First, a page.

Preface xiii Acknowledgements xv Contributors xvii Part 1: Textile radiography 1 1. Introduction 3 Sonia O’Connor and Mary M. Brooks The catalyst for this book 3 The history of textile radiography 5 Radiography at the Textile Conservation Centre 7 Imaging textile using mammography 8 Developing practice 10 Notes 10 References 11 2. Principles of X-radiography 12 Sonia O’Connor X-rays and the electromagnetic spectrum 12 Properties of X-rays 13 Production of X-rays 13 Conventional radiography 15 Optimising image quality 16 Viewing film radiographs 21 Working with film radiographs 21 Storage and archive of radiographic films 22 Summary 22 Note 22 References 22 3. High definition X-radiography of textiles: methods and approaches 23 Sonia O’Connor Introduction 23 Why textiles seem difficult to X-ray 23 Low energy high definition radiography 24 Choosing X-ray equipment and facilities 25 Practical approaches to textile radiography 30 Determining correct exposure parameters 35 Thin homogeneous textiles 39 Layered and more complex textile objects 39 Thicker textiles 40 Heterogeneous textiles 40 Mixed-media objects 41 X-raying ‘special needs’ textiles 43 Special radiographic techniques 50 Notes 56 References 56 4. Textile X-radiography and digital imaging 58 Sonia O’Connor and Jason Maher Introduction 58 Digital versus analogue 58 Components of a digital image 59 Storage of digital images 62 Digital image capture 64 Direct and computed radiography 67 CR and textile radiography 68 Digital image processing 69 Summary 71 Notes 73 References 73 5. Image interpretation 74 Sonia O’Connor Introduction 74 Negative images 74 Interpretation basics 76 Characteristic images 78 Effect of exposure on image interpretation 81 Image artefacts 88 References 90 Contents vii Prelims.qxd 12/21/06 10:35 AM Page vii 6. Assessing the risks of X-radiography on textiles 91 Sonia O’Connor, with a contribution on DNA by Jason Maher Introduction 91 Colour 91 Dating 91 DNA 92 Organic textile fibres and dyes 92 X-ray analysis 93 Testing radiographed silk samples 94 Summary 94 Notes 94 References 94 7. Radiation safety 96 Graham Hart Introduction 96 Myths and legends 96 Justification, optimisation and limitation 96 United Kingdom Ionising Radiations Regulations 97 Radiation and risk 97 Putting risk in perspective 100 Practical radiation protection 100 Radiation monitoring 101 Conclusion 103 Acronyms 103 References 103 Part 2: Exploring the X-radiographic features of textile objects 105 Sonia O’Connor and Mary M. Brooks 8. Materials 107 Fibres 107 Fillings 109 Supports, stays and substructures 119 Miscellaneous materials 123 Note 125 References 125 9. Threads, fabrics and construction techniques 126 Yarns and threads 126 Cords and plaits 126 Woven textile structures 126 Non-woven structures 136 Construction techniques 140 Other construction methods and materials 145 Notes 149 References 149 10. Surface decoration 150 Painted and printed textiles 150 Underdrawing 153 Appliqué and embroidery 153 Unusual materials used for surface decoration 156 Note 159 References 159 11. Makers and making, degradation and repair 163 Makers and making 163 Degradation 164 Use and wear 166 Reuse, repair and conservation 168 Summary 171 Notes 171 References 172 Part 3: Case studies 173 Mary M. Brooks and Sonia O’Connor 12 Evaluating X-radiography as a tool for examining upholstered furniture 175 Kathryn Gill Introduction 175 Practical challenges to the radiography of historic upholstered seat furniture 175 Radiography for documentation: case study of an eighteenth century upholstered chair 176 Radiography as a complement to photographic evidence: case study of the Seehof Suite 176 Interpretation of the X-ray images 178 What is not revealed by radiography: case study of the Audley End settee 180 Investigation of a portable medical facility for object examination 182 Conclusion 183 Acknowledgements 183 Notes 183 Acronyms 184 References 184 13. The use of X-radiography in the Textile Conservation Laboratory, Opificio delle Pietre Dure, Florence: methodological, technical and research approaches towards a non-invasive investigative technique 185 Susanna Conti and Alfredo Aldrovandi viii Contents Prelims.qxd 12/21/06 10:35 AM Page viii Introduction: concepts and issues 185 Selecting appropriate analytical approaches 186 Radiography applied to textiles: technical issues 186 Radiography of large textiles 186 The use of radiography at the Opificio delle Pietre Dure 187 Pilot study of the use of radiography in textile conservation: case study of a chasuble 188 Case study: a Chinese screen 190 Case study: a fifteenth century velvet fragment from a nineteenth century collection 193 Case study: a mitre 194 Case study: dressed statue 196 Case study: wax sculpture Dormitio Virgini (‘The Death of the Virgin’) 199 Discussion 201 Notes 201 Acknowledgements 201 References 201 14. The role of X-radiography in the documentation and investigation of an eighteenth century multi-layered stomacher 203 Gabriella Barbieri Introduction 203 The Nether Wallop cache 203 The practice of concealment: a contextual framework 203 The stomacher 204 Rationale for research 205 General aims of project 206 Specific objectives of X-ray examination 206 Methodology 206 Interpretation of the radiographic images 206 Materials and construction 207 Patterns of use 208 Patterns of degradation 209 Conclusion 209 Acknowledgements 210 Notes 210 Acronyms 210 References 210 15. Hidden Structures: the use of X-radiography in the Fashion Gallery at Snibston Discovery Park, Leicestershire 212 Clare Bowyer Introduction 212 The Fashion Gallery, Snibston Discovery Park 212 Hidden Structures 212 Selecting objects for radiographic display images 213 Chosen objects and radiographs 214 Feedback and evaluation 216 16. X-radiography of a knitted silk stocking with metal thread embroidery 217 Sonia O’Connor, Mary M. Brooks and Josie Sheppard Introduction 217 The stocking 217 Condition 218 Radiography 219 What the radiography revealed 221 Summary 224 Acknowledgements 224 Note 224 Reference 224 17. A chalice veil rediscovered 225 Sonia O’Connor and Mary M. Brooks Introduction 225 Description 225 Condition 226 Evidence from radiography 226 Conclusion 230 Acknowledgements 230 Notes 230 References 230 18. The use of X-radiography in the analysis and conservation documentation of a set of seventeenth century hanging wallpockets 231 Mary M. Brooks and Sonia O’Connor Introduction 231 The hanging wall pockets 231 Materials and construction 231 Condition before treatment 231 Radiography 231 Information obtained from the radiography 233 Embroidery techniques 235 Damage and repair 235 Conclusion 236 Acknowledgements 236 Note 236 Reference 236 Contents ix Prelims.qxd 12/21/06 10:35 AM Page ix 19. ‘In needle works there doth great knowledge rest’: the contribution of X-radiography to the understanding of seventeenth century English embroideries from the Ashmolean Museum of Art and Archaeology, Oxford 237 Mary M. Brooks and Sonia O’Connor Introduction 237 Radiography techniques 237 The contribution of radiography to understanding materials, condition and construction 238 Summary 247 Acknowledgements 247 Notes 247 References 247 20. X-radiography of dolls and toys 249 Mary M. Brooks, Sonia O’Connor and Josie Sheppard Introduction 249 Materials and manufacture of European dolls: a brief overview 249 The value of radiography for curation and conservation 256 Summary of radiography methods 258 Information from radiography 261 Summary 265 Acknowledgements 265 Notes 265 References 265 21. X-radiography of teddy bears and other textile artefacts at the Victoria & Albert Museum 266 Marion Kite Introduction 266 Early radiography of textiles and dolls at the Victoria & Albert Museum 266 Radiography of teddy bears 266 Taking and interpreting radiographic images 268 Stuffings, squeakers and structures 268 Construction and assembly methods 269 Threads and fabrics 272 Conclusion 272 Acknowledgements 272 Notes 272 References 272 22. X-radiography of patchwork and quilts 273 Mary M. Brooks, Sonia O’Connor and Josie Sheppard Introduction 273 Quilting and patchwork: a brief overview 274 The value of radiography for curation and conservation 274 Special requirements for radiography of quilts and coverlets 275 Information from radiography 275 Benefits of radiography 284 Acknowledgements 287 Note 287 References 287 23. Revealing the layers: the X-radiography of eighteenth century shoes at Hampshire County Council Museums and Archives Service 288 Sarah Howard and Robert Holmes Introduction 288 Radiography at HCCMAS 288 Films and processing 289 Selection of shoes for radiography 289 Construction of heels 289 Stitching 290 General construction 293 Conclusion 293 Notes 293 References 293 24. The contribution of X-radiography to the conservation and study of textile/leather composite archaeological footwear recovered from the Norwegian Arctic 294 Elizabeth E. Peacock Introduction 294 History of Russian Pomor hunting activities on Svalbard 294 The burial environment on West Spitsbergen, Svalbard 295 The Russekeila site 296 The artefacts and their recovery 296 The footwear recovered at Russekeila 296 Radiography of the footwear 296 Results and implications 298 x Contents Prelims.qxd 12/21/06 10:35 AM Page x Contents xi Conservation strategy and implementation 299 Russian Pomor textile/leather composite archaeological footwear revisited 299 Conclusion 300 Notes 301 References 301 25. Controlled lifting and X-radiography of gold threads from ancient archaeological textiles 302 Elizabeth Barham Introduction 302 The Spitalfields Roman sarcophagus textile finds 302 The Prittlewell Anglo-Saxon chamber-grave textile finds 304 Conclusions 306 Acknowledgements 306 Notes 306 Reference 306 26. X-radiography of ethnographic objects at the Horniman Museum 307 Louise Bacon Introduction 307 Radiography equipment and methods used at the Horniman Museum 307 Textile elements in ethnographic artefacts 308 The conservation benefits of radiography for ethnographic artefacts with textile components: two case studies 308 The ethics of radiography 311 Conclusion 311 Acknowledgements 312 Notes 312 References 312 27. The use of X-radiography in the conservation treatment and reinterpretation of an incomplete musette 314 Sylvie François Introduction 314 Musette 314 The Horniman Museum musette 314 Treatment proposal and the role of radiography 315 Radiographic procedures 315 Interpreting the radiographs 316 Impact of radiography on the treatment and interpretation of the musette 318 Acknowledgements 318 Notes 318 References 318 28. X-radiographic examination of a historic mannequin on display in Edinburgh Castle, Scotland 319 David Starley and Fiona Cahill Introduction 319 History of the mannequins 319 Description 320 Background to the projects 320 Purposes of radiography 320 Radiographic procedure and equipment 320 Interpretation of the radiographs 322 Evidence for dating 323 Summary 323 Acknowledgements 324 Note 324 References 324 29. X-radiography of Rembrandt’s paintings on canvas 325 Ernst van de Wetering Précis by Mary M. Brooks and Sonia O’Connor Editors’ note 325 Rembrandt’s oil paintings on canvas 325 Objectives of research into canvas supports 325 Radiographs as a means of studying canvas 325 Research methods and results 326 Characteristics of canvases by, or attributed to, Rembrandt 327 Conclusion 327 Acknowledgements 327 References 328 Index 329 Prelims.qxd 12/21/06 10:35 AM Page xi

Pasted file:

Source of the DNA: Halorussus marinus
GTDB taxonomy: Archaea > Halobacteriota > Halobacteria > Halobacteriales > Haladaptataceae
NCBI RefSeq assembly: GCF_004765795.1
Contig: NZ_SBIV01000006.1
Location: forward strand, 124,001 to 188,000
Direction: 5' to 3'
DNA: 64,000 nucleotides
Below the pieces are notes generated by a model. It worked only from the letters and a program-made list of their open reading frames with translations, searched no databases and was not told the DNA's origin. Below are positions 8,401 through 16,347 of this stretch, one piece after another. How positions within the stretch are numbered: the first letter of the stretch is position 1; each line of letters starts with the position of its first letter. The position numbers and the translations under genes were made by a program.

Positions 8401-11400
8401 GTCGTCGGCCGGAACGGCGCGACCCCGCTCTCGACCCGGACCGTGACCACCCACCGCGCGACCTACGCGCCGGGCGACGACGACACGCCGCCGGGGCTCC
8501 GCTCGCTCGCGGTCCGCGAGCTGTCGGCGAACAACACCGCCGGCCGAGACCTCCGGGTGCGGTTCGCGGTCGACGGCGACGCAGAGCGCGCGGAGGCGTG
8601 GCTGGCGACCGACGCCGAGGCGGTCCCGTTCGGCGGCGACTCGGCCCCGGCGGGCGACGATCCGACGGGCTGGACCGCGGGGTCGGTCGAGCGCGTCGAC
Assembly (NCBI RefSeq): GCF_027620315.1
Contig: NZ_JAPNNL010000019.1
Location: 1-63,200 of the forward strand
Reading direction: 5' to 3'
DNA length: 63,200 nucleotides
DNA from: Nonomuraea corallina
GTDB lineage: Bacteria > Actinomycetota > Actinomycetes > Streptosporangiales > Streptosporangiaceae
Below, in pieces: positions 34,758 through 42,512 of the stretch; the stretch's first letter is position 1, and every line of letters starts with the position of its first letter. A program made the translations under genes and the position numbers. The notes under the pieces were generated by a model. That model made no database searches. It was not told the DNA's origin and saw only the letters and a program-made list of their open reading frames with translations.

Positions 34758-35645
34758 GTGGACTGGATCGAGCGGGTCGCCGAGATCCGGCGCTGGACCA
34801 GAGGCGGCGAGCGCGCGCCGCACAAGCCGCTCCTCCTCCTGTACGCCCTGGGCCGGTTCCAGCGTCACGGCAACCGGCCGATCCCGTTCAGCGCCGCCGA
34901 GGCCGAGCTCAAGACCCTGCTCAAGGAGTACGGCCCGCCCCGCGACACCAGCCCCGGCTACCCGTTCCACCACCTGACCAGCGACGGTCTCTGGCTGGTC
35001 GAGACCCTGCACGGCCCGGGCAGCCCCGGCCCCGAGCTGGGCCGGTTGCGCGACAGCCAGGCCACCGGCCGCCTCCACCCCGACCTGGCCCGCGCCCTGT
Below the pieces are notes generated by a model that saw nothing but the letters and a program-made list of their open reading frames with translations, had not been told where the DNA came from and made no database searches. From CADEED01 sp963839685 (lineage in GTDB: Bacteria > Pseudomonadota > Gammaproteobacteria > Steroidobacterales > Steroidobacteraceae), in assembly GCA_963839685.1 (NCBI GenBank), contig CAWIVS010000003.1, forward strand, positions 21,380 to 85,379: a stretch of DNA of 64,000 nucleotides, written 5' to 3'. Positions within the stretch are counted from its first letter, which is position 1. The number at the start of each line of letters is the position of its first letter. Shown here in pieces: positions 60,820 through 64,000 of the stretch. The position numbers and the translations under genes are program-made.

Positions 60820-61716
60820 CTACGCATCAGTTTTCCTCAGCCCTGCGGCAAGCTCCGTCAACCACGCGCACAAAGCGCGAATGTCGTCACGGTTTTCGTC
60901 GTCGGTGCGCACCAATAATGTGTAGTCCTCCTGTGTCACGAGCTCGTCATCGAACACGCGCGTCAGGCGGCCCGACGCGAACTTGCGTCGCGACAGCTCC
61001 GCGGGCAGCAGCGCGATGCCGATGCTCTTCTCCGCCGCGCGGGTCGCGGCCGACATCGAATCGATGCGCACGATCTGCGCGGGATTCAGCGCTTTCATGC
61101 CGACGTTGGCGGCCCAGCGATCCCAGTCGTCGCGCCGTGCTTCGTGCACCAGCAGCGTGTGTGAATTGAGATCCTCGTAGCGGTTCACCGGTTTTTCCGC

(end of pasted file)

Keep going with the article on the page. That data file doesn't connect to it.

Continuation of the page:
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Submitted date: November 2006
Published date: April 2007
Additional Information: This book is one outcome of the ARHC Research Centre for Textile Conservation & Textiles Studies, a research collaboration between the Universities of Southampton, Bradford and Manchester 2002-2007
Keywords: x-radiography, textiles, dress, conservation


Local EPrints ID: 37951
ISBN: 0750666323
PURE UUID: 8a7ddc7b-5691-4d21-8210-9f9cb934bd8b

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Date deposited: 26 May 2006
Last modified: 17 Jul 2017 15:40

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Author: M.M. Brooks
Author: S.A. O'Connor
Editor: M.M. Brooks
Editor: S.A. O'Connor